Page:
Hickory trees are large trees sought-after for their dense canopy, shade provision, wood for the timber industry, and for the edible nuts of some hickory tree types. They belong to the walnut family and are native to temperate regions of North America.
There are a lot of things that should be known about the hickory tree but one of its most famous contributions is the smoky effect it has on BBQs.
There are also a lot of identifiable characteristics that make it a standout tree among a lot of deciduous trees. We will cover the various types of hickory trees in this post and other useful facts about the tree that will come in handy later on.
Hickory tree facts
There is more to hickory trees than just being considered for the shade and the many use its wood has. Before we get to the types of hickory trees, along with their unique characteristics, here are some hickory tree facts that you might want to know.
- It is also known as the king of BBQ wood because of its sweet and smoky effect on grilled pork, beef, poultry, and lamb.
- There are 19 recognized types of hickory trees. 12 of these come from North America, 6 come from Asia, and 2 come from Canada.
- Each hickory tree type produces unique nuts but not all hickory trees produce edible nuts.
- Hickory trees are not only produced for their wood but also for their edible nuts and shade which are beneficial for critters.
- They are tall-growing, deciduous trees reaching 100ft in height, 75ft crown width, and 7ft trunk width.
- The bark of hickory trees is gray, furrowed, and fissured. Most types have long, curled plates and deep gaps in between fissures.
- It is considered a monoecious plant which means that male and flower hickory trees flower separately. Male hickories produce yellow blooms while female hickories produce terminal spikes containing 10 individual blooms.
- Hickory nuts are enclosed in hard shells and are split into four sections when cracked.
- Only four types of hickory trees produce edible nuts. These are the shellbark, shagbark, pecan, and mockernut.
- The bark of shagbark hickory is processed to produce sweet syrups.
- Pecan nuts are known for their medicinal properties. This includes avoiding the onset of gallstones and in lowering cholesterol. It is also known for its role in preventing muscle degeneration.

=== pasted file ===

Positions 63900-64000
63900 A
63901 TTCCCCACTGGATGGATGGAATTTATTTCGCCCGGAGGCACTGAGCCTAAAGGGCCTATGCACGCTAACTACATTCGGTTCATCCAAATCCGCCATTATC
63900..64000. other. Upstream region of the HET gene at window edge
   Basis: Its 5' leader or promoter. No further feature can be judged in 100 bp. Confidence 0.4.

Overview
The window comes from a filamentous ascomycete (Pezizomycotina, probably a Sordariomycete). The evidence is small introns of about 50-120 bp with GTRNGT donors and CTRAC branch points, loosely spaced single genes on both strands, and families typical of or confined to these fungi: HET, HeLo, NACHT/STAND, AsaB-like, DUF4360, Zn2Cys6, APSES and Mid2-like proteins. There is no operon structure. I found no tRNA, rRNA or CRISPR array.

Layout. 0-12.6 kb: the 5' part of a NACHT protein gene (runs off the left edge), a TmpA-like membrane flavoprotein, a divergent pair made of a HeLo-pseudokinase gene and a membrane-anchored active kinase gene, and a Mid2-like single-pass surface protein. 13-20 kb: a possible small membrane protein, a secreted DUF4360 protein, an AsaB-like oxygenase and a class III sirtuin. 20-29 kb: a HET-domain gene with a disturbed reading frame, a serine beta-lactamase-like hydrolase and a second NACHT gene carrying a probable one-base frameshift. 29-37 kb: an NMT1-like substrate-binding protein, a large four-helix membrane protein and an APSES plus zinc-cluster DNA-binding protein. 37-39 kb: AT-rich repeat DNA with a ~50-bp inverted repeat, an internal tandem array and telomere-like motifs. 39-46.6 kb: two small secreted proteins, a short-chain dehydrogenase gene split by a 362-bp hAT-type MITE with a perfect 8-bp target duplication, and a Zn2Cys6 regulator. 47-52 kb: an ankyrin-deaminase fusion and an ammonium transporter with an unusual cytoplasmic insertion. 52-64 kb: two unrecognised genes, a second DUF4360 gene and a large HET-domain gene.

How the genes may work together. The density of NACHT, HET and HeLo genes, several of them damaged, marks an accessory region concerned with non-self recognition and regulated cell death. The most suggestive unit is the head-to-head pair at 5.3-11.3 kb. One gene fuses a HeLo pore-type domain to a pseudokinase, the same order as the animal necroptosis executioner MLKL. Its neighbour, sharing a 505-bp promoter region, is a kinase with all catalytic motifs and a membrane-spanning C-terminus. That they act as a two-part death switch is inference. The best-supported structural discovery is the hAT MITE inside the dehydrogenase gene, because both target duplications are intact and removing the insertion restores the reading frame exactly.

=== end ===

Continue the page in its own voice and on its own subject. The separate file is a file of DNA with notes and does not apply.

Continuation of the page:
Where do hickory trees grow?
In North America, hickory trees are endemic in the eastern and midwestern regions. Hickory trees are tolerant of a wide range of growing conditions but they thrive best in temperate climates where humidity is ample and it is much moist.
Being large trees, they are often found scattered in open landscapes and in between forests of maples, oaks, and pines. They love being in sloped lands but some are naturalized in urban settings like parks and streets.
Hickory tree leaves
Hickory tree leaves have an alternating arrangement. They are long, narrow, and pointy at the tip. They also have an oval-shape and have serrated edges.
The entire hickory tree foliage is usually composed of dense leaflets and one terminal blade. Interestingly, it has been found out each pinnate leaf is composed of an odd number of leaflets. Hickory tree leaves measure from 6-24 inches long.
Hickory tree bark
The bark of hickory trees is generally gray in color turning darker as they mature. It is furrowed, ridged, and rough in texture. Some hickory tree types have bark plates curling outward giving them a shaggy look.
Hickory tree barks pull away easily when they reach maturity. When they peel off, they reveal shallow/deep inner bark ridges. The spaces in between the inner ridges may also be wide or close.
Hickory tree nuts
Not all hickory trees produce edible nuts. The nuts start as green balls gradually turning into a light to dark brown color. They are as big as golf balls and their shape is like that of an egg. The brown shells of the nuts give way to white or tan-colored kernels. The nuts of common hickory trees have a sweet taste to them and are used in pastries and in savory cuisines.
Each shell contains one hickory kernel. The hickory tree types known for their edible nut would be shellbark hickory and shagbark hickory. Pecan trees are also associated with nut-producing hickories although technically it is not a hickory tree. This is because pecan trees belong to the genus Carya which we know is the same genus to which hickory trees belong to.
How to identify hickory trees
The need to identify hickory trees is very important because they are known nut producers. However, since not all hickory trees produce nuts, identifying factors must be kept in mind. There are three variables that you have to look out for: bark, leaves, and nuts.
It is typically gray in color, heavily ridged, and peels easily when the tree is already in the mature phase. It has long scaly plates with curled ends running through the bark’s length. You can easily identify shellbarks and shagbarks in terms of bark. Shellbarks have a smoother bark while shagbarks have curvier plates.
Hickory trees have compound pinnate, alternating leaves. It grows 17pairs of leaflets with one terminal leaf on the stem. They are long, narrow, and pointy. Shellbark hickory trees have longer leaves at 24inches. Shagbarks have shorter leaves at 10inches.
Edible hickory nuts are sweet, chewy, and tasty. Pecan trees and shagbarks have the tastiest and most flavorful nuts. Shellback nuts are also delicious and are considered as the largest hickory nuts of all.
Types of hickory trees
As have been mentioned, there are only 19 recognized types of hickory trees. 12 of these are found in North America. At least a handful is found in Asia and 2 are found in Canada stretching to Ireland, Greenland, and humid regions of Europe. Here are 12 of the most common hickory trees out there.